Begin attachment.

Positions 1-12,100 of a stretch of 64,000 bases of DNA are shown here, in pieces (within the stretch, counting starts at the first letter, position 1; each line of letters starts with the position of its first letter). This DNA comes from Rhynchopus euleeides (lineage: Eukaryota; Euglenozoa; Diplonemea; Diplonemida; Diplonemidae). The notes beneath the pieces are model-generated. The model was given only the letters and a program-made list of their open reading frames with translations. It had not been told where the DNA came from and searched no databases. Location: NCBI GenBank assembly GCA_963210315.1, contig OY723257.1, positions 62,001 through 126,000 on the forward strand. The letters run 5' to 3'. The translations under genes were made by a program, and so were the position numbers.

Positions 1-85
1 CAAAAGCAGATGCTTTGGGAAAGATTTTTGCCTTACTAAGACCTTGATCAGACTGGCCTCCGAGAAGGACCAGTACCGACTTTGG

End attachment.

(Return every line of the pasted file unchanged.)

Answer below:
Positions 1-12,100 of a stretch of 64,000 bases of DNA are shown here, in pieces (within the stretch, counting starts at the first letter, position 1; each line of letters starts with the position of its first letter). This DNA comes from Rhynchopus euleeides (lineage: Eukaryota; Euglenozoa; Diplonemea; Diplonemida; Diplonemidae). The notes beneath the pieces are model-generated. The model was given only the letters and a program-made list of their open reading frames with translations. It had not been told where the DNA came from and searched no databases. Location: NCBI GenBank assembly GCA_963210315.1, contig OY723257.1, positions 62,001 through 126,000 on the forward strand. The letters run 5' to 3'. The translations under genes were made by a program, and so were the position numbers.

Positions 1-85
1 CAAAAGCAGATGCTTTGGGAAAGATTTTTGCCTTACTAAGACCTTGATCAGACTGGCCTCCGAGAAGGACCAGTACCGACTTTGG